“Only Allah Can Judge Me!” This phrase is thrown around quite often, mostly by those wanting to find a loophole to justify their questionable actions. In a time where there is an explosion of knowledge on the Internet and many people are starting to learn and practice their Dîn, there are many still entangled in the web of desires. Many Muslims today are using statements like “Don’t judge me” or “Only God can judge me” to run away from advice.
The Sahaba, when advised to fear Allah, would thank the person who had just reminded them —with tears in their eyes. Today if someone questions our behavior, we feel we are being accused —or worse insulted! Instead, we start to retort by finding fault with the person advising us and saying, “Hey! You aren’t perfect, you can’t tell me what to do.” Well, if that were the case, no one on the face of the Earth across the stretch of time, could advise anyone else save the Prophet of Allah (ﷺ) himself. By the standards of Prophet Muhammad (ﷺ), these are feeble excuses fit to be given only by the immature.
The companions of the Prophet (ﷺ) sinned, so who are we in comparison? We need to embrace the concept that we could have done something wrong; we should actually be thankful that we have someone as a friend or family who has taken the time out to come and advise us. If not for love and care towards us, why would someone else care what we do? Think about it.
When we utter these words, do we even pause to think of the implication? Allah—the One from whom nothing is hidden, the All Seeing, the All Hearing— is being called upon to judge us when we utter these words! This is where the hitch comes in, where we think: ‘Oh, Allah is Al-Rahman and Al-Rahim, He’ll forgive me.’ Yes, He might, but not if we show arrogance whilst sinning. We also need to remember that Allah is Shadid al-Iqab.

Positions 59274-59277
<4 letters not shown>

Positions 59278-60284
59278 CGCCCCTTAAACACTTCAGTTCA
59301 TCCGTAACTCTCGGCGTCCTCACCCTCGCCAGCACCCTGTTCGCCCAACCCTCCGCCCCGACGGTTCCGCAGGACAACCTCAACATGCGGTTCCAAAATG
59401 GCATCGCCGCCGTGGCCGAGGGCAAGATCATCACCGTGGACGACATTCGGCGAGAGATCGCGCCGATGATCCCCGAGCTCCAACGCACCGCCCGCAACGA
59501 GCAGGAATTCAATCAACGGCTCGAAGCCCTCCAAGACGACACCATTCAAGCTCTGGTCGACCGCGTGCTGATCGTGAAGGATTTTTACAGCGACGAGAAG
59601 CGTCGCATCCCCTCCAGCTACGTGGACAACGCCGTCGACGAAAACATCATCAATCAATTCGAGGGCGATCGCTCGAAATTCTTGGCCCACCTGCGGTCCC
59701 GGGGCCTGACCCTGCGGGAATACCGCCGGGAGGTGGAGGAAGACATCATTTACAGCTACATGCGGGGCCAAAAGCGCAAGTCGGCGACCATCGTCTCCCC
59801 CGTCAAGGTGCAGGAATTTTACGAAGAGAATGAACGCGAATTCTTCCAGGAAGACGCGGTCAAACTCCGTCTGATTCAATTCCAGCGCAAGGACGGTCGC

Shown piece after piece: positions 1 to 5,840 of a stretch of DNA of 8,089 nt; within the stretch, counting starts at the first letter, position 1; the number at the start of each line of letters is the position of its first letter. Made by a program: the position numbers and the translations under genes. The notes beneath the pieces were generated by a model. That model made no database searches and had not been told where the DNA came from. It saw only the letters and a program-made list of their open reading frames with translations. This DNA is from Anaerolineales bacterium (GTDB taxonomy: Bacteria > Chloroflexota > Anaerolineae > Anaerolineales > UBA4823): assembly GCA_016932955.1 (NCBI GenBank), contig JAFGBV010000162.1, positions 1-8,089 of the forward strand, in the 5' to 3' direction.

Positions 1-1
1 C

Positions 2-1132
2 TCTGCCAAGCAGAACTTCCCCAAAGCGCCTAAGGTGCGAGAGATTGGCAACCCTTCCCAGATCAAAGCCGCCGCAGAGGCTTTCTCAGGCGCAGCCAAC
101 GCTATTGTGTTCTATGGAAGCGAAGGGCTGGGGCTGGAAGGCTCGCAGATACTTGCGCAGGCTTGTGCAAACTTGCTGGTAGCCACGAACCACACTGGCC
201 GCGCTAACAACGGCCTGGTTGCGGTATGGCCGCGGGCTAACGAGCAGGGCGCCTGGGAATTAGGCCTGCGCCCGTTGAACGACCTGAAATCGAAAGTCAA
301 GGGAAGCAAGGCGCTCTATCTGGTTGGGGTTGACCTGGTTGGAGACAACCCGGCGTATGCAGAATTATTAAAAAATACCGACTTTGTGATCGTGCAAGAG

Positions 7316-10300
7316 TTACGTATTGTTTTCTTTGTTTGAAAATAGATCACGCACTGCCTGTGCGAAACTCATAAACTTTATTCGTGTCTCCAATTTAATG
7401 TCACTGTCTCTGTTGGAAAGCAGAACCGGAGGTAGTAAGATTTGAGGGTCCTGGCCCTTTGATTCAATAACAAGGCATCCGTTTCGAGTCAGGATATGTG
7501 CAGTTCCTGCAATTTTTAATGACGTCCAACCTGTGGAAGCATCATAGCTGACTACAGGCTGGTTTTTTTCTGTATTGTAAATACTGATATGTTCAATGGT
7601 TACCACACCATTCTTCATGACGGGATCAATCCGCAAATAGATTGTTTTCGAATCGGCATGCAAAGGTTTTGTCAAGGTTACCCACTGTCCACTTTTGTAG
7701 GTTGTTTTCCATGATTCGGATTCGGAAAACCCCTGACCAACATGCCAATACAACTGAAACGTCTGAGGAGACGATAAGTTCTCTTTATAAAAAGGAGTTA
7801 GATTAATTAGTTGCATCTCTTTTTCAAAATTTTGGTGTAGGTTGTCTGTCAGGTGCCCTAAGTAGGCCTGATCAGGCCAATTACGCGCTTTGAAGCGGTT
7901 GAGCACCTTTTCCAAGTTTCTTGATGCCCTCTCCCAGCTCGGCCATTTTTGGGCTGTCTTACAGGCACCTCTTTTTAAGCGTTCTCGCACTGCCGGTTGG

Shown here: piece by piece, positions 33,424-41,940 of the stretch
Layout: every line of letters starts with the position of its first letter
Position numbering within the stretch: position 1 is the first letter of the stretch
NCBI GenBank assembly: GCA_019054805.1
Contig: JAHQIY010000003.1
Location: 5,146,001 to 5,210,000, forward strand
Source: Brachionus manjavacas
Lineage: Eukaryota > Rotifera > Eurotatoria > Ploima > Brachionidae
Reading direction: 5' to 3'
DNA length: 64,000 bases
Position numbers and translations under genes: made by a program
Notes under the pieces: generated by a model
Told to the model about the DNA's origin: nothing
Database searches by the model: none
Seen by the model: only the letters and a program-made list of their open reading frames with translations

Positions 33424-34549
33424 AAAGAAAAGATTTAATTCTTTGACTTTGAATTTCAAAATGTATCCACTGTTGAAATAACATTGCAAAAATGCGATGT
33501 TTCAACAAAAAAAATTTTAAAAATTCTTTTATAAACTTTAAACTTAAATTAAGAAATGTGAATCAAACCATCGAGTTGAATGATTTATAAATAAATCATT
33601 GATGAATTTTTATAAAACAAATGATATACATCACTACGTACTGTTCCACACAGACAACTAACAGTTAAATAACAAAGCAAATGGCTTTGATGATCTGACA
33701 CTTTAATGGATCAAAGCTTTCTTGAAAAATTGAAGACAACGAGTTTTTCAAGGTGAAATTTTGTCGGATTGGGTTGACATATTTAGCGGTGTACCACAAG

Why should we bother as to what others do?
Firstly, because Allah tells us to,
Let there arise out of you a group of people inviting to all that is good (Islam), enjoining Al-Ma‘roof (i.e. Islamic Monotheism and all that Islam orders one to do) and forbidding Al-Munkar (polytheism and disbelief and all that Islam has forbidden). And it is they who are the successful. [Surah Âl ‘Imrân, 3:104]
Secondly, because if my fellow Muslim sins, then yes it does have an impact on ME. If one part of the body is infected, it weakens the whole body. We have the story of how the People of Musa were denied rain just because of the actions of one man. Allah tells us,
Corruption has appeared on land and in the sea for what men’s hands have earned, that He may make them taste a part of that which they have done, that they may return. [Surah Al-Rûm, 30:41]
If the Ummah fails to do its duty of enjoining what is good and forbidding what is evil, or wrong, or corrupt, then it will spread throughout the Ummah, and it will deserve the curse of Allah. For Allah cursed those among the Children of Israel who disbelieved because they failed in this important duty.
Allah tells us,
Those among the Children of Israel who disbelieved were cursed by the tongue of Dawood (David) and Isa (Jesus), son of Maryam (Mary). That was because they disobeyed (Allah and the Messengers) and were ever transgressing beyond bounds. They used not to forbid one another from Al–Munkar (wrong, evildoing, sins, polytheism, disbelief) which they committed. Vile indeed was what they used to do. [Surah Al-Ma’idah, 5:78]